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Kampala Amakula, Uganda’s oldest film festival is back

For a number of years, Amakula International Film Festival (AIFF) was the sole Ugandan festival and one of the biggest in the East African region.
However, due to issues beyond the management, they had to pull the plug on the festival before it celebrated its tenth birthday.
This week, the festival will make its way back to the social calendar with an epic tenth edition that is slated for the 16th-20th at the Uganda Museum.
For those five days, film lovers will experience probably the country’s modern day era drive in cinema where both in competition and out of competition films from Uganda, Africa and the rest of the world will be screened.
The return edition is curated by Bayimba Cultural Foundation’s Faisal Kiwewa, Caroline Christgau of Geothe Zentrum, Arlen Dilsizian of Kampala Film School with content advice from Maisha Film Lab’s Fibby Kiora.
Talking to The Observer, Christgau noted the purpose of AIFF is to get Ugandans appreciate films done by both Ugandans and African creatives with a vision of connecting the industry to others industries.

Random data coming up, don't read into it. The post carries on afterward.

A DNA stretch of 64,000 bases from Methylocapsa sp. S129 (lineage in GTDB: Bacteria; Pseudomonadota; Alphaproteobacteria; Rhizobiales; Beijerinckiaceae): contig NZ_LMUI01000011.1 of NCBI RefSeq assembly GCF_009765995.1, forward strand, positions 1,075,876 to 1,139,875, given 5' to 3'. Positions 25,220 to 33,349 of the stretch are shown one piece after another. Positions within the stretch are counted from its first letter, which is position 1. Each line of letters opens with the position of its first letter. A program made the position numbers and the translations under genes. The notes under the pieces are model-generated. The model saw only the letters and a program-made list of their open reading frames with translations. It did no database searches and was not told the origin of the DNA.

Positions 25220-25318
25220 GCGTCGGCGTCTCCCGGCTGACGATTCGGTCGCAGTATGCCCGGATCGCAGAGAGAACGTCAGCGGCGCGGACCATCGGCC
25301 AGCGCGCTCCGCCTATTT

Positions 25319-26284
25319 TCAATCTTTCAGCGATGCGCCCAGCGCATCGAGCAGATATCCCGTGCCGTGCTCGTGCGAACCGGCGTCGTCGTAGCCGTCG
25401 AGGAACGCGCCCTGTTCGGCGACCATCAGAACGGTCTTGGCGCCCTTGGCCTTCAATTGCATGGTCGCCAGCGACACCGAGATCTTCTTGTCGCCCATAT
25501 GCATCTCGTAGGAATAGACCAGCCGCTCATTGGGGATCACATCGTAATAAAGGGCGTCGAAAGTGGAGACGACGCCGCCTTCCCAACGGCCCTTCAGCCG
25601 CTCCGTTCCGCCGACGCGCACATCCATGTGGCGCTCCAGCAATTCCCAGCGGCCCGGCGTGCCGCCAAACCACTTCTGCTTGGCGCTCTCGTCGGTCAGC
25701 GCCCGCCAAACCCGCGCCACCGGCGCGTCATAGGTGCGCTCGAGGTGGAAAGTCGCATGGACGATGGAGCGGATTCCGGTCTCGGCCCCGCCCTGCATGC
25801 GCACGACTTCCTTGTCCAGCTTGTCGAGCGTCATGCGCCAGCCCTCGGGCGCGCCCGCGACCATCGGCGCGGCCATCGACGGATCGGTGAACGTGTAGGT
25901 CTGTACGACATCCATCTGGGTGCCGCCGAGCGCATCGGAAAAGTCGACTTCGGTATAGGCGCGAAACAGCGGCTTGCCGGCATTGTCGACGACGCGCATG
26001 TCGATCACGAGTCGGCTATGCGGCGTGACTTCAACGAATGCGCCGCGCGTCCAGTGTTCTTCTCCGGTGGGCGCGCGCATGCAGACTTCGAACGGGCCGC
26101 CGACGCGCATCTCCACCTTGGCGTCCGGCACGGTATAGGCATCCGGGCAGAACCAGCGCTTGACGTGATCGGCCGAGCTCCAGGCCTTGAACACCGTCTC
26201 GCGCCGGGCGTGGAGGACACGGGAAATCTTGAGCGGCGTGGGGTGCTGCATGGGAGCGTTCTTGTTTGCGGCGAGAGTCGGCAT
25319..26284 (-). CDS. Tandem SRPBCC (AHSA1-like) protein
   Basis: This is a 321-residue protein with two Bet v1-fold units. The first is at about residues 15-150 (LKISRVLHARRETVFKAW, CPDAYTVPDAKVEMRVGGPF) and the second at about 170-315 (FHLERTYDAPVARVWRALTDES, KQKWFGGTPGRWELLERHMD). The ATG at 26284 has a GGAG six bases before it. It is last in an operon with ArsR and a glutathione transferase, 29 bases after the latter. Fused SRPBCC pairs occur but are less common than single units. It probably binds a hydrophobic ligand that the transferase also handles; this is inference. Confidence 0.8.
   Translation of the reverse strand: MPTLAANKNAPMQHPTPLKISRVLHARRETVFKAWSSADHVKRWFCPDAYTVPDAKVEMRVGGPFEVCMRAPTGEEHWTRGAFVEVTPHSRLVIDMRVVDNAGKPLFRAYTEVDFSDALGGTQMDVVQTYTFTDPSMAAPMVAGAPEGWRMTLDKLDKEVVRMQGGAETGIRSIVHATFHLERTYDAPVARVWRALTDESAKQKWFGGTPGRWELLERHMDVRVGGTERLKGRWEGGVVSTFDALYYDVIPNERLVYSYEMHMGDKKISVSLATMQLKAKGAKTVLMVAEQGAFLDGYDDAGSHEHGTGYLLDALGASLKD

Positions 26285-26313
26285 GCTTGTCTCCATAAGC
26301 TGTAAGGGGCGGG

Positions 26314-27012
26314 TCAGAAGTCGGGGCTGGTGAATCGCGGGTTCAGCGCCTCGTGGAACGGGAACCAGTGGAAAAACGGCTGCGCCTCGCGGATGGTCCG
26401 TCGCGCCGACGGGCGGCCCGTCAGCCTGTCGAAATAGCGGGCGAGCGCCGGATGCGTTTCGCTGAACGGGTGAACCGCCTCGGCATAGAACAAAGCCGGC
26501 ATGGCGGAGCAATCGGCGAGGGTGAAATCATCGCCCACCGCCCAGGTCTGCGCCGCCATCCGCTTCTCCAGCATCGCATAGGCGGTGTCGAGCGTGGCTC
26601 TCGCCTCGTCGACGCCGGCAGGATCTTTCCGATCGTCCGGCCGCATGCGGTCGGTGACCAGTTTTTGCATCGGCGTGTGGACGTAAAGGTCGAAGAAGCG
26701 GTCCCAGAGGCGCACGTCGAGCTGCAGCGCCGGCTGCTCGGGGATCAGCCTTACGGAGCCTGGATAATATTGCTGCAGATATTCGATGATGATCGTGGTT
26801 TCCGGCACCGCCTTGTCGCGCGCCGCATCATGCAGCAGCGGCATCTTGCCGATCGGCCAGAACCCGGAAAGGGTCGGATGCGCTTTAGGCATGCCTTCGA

Some of the films to screen during the festival include Oscar nominated Timbuktu, highly successful Malawi film B’ella, Bala Bala Sese and Dar Noir among others.
Timbuktu is a 2014 French-Mauritanian drama film directed by Abderrahmane Sissako. On release in 2014, it was selected to compete for the Palme d’Or the main competition section at the Cannes Film Festival. 
It went on to win the Prize of the Ecumenical Jury and the François Chalais Prize. It was later nominated for the Academy Award for Best Foreign Language Film at the 87th Academy Awards, and has been nominated for the BAFTA Award for Best Film Not in the English Language at the 69th British Academy Film Awards.
The film looks at the brief occupation of Timbuktu, Mali by Ansar Dine. Parts of the film are influenced by a 2012 public stoning of an unmarried couple in Aguelhok.
But Timbuktu is not in competition for the Golden Impala Award, Best International Feature Film but Bashir Lukyamuzi’s Bala Bala Sese, Hamadi Mwapachu’s Dar Noir, Tawanga Taddja Nkhonjera’s B’ella and Nadya by Shams Bhanji.
Bala Bala Sese, is one of the films representing Uganda at the Luxor Film Festival in Egypt later this year and was one of the best reviewed Ugandan films in 2015 with Polly Kamukama noting that the film was relevant because of its topic but didn’t try to be an activist kind of art. 
The picture that stars famous couple Michael Kasaija and Natasha Sinayobye, shows a botfriend’s battle for love through perseverance.
Other awards up for grabs are Best International Documentary and Best East Africa Short Film.
According to Kiwewa, AIFF aims at contributing to a vibrant local film industry by broadening access at contributing to a vibrant local film industry by broadening access to developing audiences.
Entrance will be shs50,000/= for a full festival pass.

About Kaggwa Andrew

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